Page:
I’m going to repeat what I say on my website, and what many other writers have said: For one, keep writing. It’s a bit like that old tabloid newspaper adage, “slander, slander, and something will stick. Keep writing, and you fill find something you can work with. Secondly, write the story you want to read and don’t waste time writing something in which you have no interest.
Do you have anything specific that you want to say to your readers? Yes. I want to thank my readers for their interest in my book. I hope we can continue this relationship in which I make things up and you enjoy reading them.
More From The Author: http://www. catscoffeeconspiracy.com/
Purchase The Foreigner @: https://www.amazon.com/dp/ B01MG59X3Y
About the Author
C.K. Brooke is a 2015 Shelf Unbound Notable Indie author with a five-star rating by Readers’ Favorite. She holds numerous fantasy and romance publications with 48fourteen, Limitless Publishing, and Elphame Press. Her lifelong passion is books – reading, writing, editing, publishing and blogging about them. When not blissing out in literary land, she enjoys info-tainment podcasts, singing, songwriting and playing the piano. She lives in Washington, Michigan with her husband and young son. There’s tons to check out at the new CKBrooke.com, so come and see what she’s up to! Check out her V.I.P. Readers Club (Subscribers get a free eBook!)
Where are you from? Troy, MI
Tell us your latest news? This past year I have published four books. Two are books of poetry for children, Today I Wore a Clown to School and I Dreamt I Was a Waffle, and two are picture books, Everything’s Better with Ketchup and Please Keep Your Feet OFF the Book.
When and why did you begin writing? I began writing fiction in the fifth grade, but it took me another 33 years (and five kids of my own) before I decided what I liked best was writing poems and books for children. I began writing because it was one of the few things besides drawing that I thought I was good at. I enjoy entertaining people and making them laugh and writing is a great way to accomplish both.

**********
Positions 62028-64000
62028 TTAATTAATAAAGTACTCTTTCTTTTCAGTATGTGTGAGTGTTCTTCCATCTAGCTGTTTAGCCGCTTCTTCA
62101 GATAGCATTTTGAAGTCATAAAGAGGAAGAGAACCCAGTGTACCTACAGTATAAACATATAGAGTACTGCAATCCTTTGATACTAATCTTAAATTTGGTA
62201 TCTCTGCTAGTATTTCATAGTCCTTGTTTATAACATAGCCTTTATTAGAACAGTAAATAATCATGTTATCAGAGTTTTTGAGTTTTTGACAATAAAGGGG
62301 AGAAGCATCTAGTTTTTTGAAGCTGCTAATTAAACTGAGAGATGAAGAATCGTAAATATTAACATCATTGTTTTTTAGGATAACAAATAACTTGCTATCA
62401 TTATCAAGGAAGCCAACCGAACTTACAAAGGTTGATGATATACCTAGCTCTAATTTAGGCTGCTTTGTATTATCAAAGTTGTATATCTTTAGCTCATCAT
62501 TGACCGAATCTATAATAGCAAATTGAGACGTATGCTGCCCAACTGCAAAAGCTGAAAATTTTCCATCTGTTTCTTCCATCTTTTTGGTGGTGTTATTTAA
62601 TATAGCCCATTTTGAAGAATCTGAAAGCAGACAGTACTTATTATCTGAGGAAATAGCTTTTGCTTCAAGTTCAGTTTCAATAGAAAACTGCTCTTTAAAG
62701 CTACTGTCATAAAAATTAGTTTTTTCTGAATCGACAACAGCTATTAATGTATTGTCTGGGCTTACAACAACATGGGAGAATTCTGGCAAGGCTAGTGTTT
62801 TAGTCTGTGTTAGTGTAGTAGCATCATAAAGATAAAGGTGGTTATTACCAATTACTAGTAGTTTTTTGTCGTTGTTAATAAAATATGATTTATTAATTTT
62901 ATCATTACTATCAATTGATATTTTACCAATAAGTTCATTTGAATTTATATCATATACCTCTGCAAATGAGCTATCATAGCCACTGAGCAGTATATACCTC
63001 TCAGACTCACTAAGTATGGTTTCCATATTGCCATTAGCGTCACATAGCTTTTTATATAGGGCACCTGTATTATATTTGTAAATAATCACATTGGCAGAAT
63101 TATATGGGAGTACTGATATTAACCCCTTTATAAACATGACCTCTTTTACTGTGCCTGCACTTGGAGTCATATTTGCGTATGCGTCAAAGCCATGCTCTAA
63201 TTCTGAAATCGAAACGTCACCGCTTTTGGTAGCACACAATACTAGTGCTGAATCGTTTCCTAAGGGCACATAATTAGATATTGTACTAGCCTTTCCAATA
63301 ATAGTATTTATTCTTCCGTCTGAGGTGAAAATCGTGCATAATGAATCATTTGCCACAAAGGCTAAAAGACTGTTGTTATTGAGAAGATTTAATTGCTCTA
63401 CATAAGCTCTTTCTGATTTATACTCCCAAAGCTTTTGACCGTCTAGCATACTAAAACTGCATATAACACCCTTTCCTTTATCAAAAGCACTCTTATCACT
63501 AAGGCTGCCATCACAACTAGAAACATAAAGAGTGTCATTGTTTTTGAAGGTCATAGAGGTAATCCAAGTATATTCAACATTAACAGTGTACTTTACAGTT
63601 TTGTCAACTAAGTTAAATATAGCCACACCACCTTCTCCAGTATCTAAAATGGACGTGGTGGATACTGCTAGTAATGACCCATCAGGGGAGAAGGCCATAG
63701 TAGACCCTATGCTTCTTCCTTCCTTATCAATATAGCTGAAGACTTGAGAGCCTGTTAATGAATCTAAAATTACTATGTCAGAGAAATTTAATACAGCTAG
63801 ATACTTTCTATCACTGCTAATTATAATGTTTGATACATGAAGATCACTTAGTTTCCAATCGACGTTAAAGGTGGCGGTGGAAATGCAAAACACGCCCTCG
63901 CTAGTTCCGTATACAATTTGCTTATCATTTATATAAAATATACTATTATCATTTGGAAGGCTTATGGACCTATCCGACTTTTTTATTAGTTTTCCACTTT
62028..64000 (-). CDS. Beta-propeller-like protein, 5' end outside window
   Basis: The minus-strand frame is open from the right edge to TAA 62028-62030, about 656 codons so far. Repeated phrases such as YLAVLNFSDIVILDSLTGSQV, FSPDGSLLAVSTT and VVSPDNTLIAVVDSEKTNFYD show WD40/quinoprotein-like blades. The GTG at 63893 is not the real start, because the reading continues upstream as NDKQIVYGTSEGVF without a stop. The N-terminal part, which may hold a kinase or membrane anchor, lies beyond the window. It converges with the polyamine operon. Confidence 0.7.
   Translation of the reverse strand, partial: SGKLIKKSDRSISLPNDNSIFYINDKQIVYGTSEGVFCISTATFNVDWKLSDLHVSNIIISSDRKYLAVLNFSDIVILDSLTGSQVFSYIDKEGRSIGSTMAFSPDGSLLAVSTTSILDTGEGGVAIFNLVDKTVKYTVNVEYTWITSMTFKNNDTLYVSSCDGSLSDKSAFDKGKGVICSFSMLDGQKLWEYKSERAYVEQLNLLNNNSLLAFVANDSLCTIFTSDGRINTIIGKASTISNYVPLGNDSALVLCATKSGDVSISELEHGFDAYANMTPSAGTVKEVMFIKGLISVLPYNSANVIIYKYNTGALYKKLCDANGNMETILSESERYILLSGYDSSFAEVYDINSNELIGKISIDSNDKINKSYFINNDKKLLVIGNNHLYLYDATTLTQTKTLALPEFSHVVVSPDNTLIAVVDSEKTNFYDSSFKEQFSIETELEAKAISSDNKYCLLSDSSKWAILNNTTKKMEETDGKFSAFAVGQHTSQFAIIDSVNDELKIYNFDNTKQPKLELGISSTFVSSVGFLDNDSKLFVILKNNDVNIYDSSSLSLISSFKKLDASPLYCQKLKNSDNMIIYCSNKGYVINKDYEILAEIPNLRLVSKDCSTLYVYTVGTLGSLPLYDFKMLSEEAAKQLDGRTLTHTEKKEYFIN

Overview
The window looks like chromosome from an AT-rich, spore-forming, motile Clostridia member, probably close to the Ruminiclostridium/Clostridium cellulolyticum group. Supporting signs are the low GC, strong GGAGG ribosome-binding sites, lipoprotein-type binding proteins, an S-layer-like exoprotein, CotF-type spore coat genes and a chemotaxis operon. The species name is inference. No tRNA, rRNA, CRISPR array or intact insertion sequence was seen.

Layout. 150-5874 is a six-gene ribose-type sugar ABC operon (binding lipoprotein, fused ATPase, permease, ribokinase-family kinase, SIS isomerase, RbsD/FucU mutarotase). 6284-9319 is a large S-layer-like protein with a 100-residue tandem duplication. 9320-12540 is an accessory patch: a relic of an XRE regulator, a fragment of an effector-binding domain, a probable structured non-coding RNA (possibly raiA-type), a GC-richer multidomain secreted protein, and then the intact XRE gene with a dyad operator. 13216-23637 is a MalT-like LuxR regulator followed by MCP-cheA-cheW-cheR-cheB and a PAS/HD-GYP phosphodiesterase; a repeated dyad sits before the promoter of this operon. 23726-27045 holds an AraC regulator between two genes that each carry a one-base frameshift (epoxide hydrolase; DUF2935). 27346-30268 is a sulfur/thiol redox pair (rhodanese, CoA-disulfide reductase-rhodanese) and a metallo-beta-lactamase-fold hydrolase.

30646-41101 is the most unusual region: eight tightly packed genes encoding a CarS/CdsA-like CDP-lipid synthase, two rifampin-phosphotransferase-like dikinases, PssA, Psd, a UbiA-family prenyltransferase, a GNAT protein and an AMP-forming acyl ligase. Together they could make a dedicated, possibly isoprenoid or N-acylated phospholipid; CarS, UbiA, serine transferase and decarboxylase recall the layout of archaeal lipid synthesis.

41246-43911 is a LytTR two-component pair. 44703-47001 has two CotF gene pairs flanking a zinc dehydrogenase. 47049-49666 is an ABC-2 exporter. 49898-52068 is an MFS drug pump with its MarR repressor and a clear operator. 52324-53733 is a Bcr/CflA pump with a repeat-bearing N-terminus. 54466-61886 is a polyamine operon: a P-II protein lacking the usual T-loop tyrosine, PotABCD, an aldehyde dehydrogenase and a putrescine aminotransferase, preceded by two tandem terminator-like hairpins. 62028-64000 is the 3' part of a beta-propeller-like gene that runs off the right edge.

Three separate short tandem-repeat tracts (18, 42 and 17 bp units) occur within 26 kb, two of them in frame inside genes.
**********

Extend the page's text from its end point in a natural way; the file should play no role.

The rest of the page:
When did you first consider yourself a writer? In college when my first article was published in the student newspaper. It was a small community college so I had pretty much unlimited artistic freedom as long as I didn’t write something offensive or pornographic. I wrote several record and book reviews of records and books that didn’t actually exist, mostly to amuse myself.
What inspired you to write your first book? I started writing poems to entertain my youngest children because I enjoyed making them laugh and wanted to prove I could write as good as Shel Silverstein, one of my idols. I took as inspiration my experiences as a father and memories of my own childhood. I’m sure one day my kids will look back and insist that none of the mischief attributed to them was accurate.
Do you have a specific writing style? Most everything I write rhymes. I try to be silly and clever without being pretentious. It is also important to me not to insult the intelligence of my readers. They know what’s good and what’s not without having to be told.
How did you come up with the title? The title of my latest book, I Dreamt I Was a Waffle is the title of my favorite poem in the book. The poem itself is told from the perspective of a child who had a dream that he is a waffle in danger of being eaten. Fortunately the poem is not drawn from personal experience. It’s a suspenseful poem but also a good one to read at breakfast time.
How much of the book is realistic? 85% of the poems are based on real experiences that I had growing up or those of my children. Of course, some of the facts are exaggerated for comedic effect. Some are exaggerated to embarrass my children.
Are experiences based on someone you know, or events in your own life? My own primarily as a child and as a man child.
What books have most influenced your life most? Without question, Shel Silverstein’s Where the Sidewalk Ends and A Light in the Attic. I loved those books as a child and I still love reading them today, which says a lot about the timeless quality of his work. I also loved Dr. Seuss books and the poetry of A.A Milne.
If you had to choose, which writer would you consider a mentor? Shel Silverstein. I learned a great deal about the different forms and shapes a poem can take, the importance of rhythm and cadence and also that we are only limited by our imagination. Some of his poems just defy everything I was taught about writing poetry and I love that.
What book are you reading now? You Never Give Me Your Money by Peter Doggett about the breakup of the Beatles. I like biographies when I’m reading for pleasure.
Are there any new authors that have grasped your interest? Hailey Leithauser is new to me, but I think she is beyond brilliant. Her poetry is so lyrical and playful and inventive. I almost gave up writing after reading her because I thought I’ll never write anything half as good as this. I’m sure it is the same reaction most musicians have after hearing the Beach Boys’ “Pet Sounds” for the first time.